CITYWIDE — Bill Dawson found the keys — in an envelope between the screen door and the front door — and let himself into the Airbnb unit he’d rented.

Inside was a welcome letter and list of recommended restaurants, just like a hotel, he thought.

A note from the host said he should call if he had any problems. Dawson did have a problem, so he called.

“I’m your landlord,” he said when the host picked up. “I’m the one who signed your lease agreement.”

He waited.

“It was dead silence,” Dawson said. “And then she started to deny it and I said, ‘look, I just rented your unit. I’ve got your house rules.’ And then she confessed everything.”

The tenant was paying Dawson’s property management company, Sullivan-Dituri, a rent-controlled $1,200 per month for a studio on Third Street just off of Hollister Avenue and then renting it for a $100 a night nearly every night of the month on the short-term rental website Airbnb.

Since February, when Dawson first became aware that some of his tenants were sub-leasing on Airbnb, he and his staff have been checking the website weekly. They’ve caught seven other tenants listing their spaces illegally. Once confronted, they all took their listings down immediately without intervention from the City Attorney’s Office.

“I’m kind of using that as the hammer,” Dawson said. “If you don’t cooperate I’m going to turn you in.”

For some landlords this kind of policing is the only way to stop the short-term rentals in their units.

The City Attorney’s Office currently has no short-term rental cases pending. They’ve prosecuted residents in the past, starting in 2010 when they nailed a homeowner for operating his Navy Street house as a hotel without proper permits.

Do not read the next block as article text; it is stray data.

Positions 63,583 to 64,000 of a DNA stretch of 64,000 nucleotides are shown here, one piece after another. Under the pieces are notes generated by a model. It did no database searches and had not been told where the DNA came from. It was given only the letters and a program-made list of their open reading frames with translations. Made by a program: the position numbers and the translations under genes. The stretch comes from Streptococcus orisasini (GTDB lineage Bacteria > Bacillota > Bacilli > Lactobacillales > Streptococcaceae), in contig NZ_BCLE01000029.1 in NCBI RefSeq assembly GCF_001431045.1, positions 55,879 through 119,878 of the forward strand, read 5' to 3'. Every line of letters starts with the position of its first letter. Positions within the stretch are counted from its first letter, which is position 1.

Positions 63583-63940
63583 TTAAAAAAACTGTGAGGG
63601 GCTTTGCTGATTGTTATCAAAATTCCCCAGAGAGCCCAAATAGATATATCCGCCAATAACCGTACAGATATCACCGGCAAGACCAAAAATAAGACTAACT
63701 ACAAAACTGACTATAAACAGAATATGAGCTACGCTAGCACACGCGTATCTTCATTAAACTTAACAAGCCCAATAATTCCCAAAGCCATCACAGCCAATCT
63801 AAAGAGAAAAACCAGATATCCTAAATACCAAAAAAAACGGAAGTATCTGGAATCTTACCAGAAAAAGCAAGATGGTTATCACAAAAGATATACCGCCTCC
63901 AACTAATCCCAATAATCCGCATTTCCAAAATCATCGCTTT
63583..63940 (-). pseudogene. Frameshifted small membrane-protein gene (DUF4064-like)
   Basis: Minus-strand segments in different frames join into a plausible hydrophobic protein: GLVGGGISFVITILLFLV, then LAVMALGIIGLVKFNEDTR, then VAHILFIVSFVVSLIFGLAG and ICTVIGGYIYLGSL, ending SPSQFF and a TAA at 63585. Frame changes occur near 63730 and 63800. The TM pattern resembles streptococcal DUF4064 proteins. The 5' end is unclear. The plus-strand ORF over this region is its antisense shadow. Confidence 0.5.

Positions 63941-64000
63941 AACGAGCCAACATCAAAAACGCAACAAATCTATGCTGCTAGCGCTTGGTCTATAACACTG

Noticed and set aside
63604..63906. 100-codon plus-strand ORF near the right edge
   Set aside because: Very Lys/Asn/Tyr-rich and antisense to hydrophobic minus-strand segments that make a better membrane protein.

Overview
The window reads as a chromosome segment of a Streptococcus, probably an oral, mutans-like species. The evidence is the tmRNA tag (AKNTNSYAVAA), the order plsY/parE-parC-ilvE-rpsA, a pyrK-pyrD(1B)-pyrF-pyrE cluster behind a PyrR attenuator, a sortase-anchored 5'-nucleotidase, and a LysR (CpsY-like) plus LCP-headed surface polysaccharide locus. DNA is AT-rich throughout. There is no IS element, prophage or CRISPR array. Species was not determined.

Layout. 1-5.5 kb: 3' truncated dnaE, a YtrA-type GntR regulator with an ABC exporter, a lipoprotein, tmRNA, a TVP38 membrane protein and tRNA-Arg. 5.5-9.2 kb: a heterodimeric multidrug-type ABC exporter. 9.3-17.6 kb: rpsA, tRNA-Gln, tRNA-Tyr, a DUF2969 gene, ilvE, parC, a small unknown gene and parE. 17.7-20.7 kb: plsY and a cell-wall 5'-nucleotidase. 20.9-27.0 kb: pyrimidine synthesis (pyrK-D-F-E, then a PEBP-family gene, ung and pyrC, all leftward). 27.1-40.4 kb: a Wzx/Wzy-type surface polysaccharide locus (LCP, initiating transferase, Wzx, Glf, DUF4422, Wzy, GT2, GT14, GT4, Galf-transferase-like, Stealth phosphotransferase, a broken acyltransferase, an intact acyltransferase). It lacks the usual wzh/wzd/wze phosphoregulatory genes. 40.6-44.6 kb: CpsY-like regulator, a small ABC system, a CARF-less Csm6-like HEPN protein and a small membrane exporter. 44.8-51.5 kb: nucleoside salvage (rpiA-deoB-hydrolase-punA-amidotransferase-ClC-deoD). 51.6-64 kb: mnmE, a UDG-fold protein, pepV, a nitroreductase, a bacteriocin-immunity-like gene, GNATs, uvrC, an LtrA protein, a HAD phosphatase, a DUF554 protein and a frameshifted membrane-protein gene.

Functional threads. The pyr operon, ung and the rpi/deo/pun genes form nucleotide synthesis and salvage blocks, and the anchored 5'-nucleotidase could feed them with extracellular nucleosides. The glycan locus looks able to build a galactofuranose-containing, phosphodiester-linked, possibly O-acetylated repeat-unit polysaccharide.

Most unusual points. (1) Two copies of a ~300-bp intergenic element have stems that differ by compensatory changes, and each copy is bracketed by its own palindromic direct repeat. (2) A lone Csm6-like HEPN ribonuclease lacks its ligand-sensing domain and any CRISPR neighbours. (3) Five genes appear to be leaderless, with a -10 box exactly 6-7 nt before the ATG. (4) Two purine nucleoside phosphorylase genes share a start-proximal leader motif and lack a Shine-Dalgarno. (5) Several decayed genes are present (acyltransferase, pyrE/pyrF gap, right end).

“It’s as if Doubletree just opened up one day without warning,” said Deputy City Attorney Yibin Shen of the legality of short-term rentals. “In no way is that OK.”

There are currently 835 listings in Santa Monica on Airbnb’s website alone. Another 279 Santa Monica properties are listed on the website, or Vacation Rentals By Owner.

There are only 40 businesses with hotel/motel permits in the bay city meaning that many of these sub-leasers are operating illegally in the eyes of City Hall.

Cities like San Francisco, New York City, and even Los Angeles have gone back and forth about the legality of short-term rentals but in Santa Monica, where City Hall considers many of the listings to be a violation of the zoning code, enforcement is the major challenge.

The City Attorney’s Office only prosecutes cases that are referred to them, Shen said, so they’re reliant on Code Compliance to find cases.

Code Compliance Manager Joe Trujillo did not respond to multiple requests for comment by press time.

Back in November, the Daily Press spoke with Trujillo about the issue and he said that a then-newly-hired office assistant was tasked with scanning the web for illegal short term rentals, allowing Code Compliance to take a proactive approach.

He didn’t elaborate on how many illegal renters had been caught but said they’d proactively managed to stop some. The new zoning code, which is still being crafted, may provide Code Compliance with a greater ability to go after these hosts, he said in November.

The problem, Trujillo said then, was that the sites do not list exact addresses.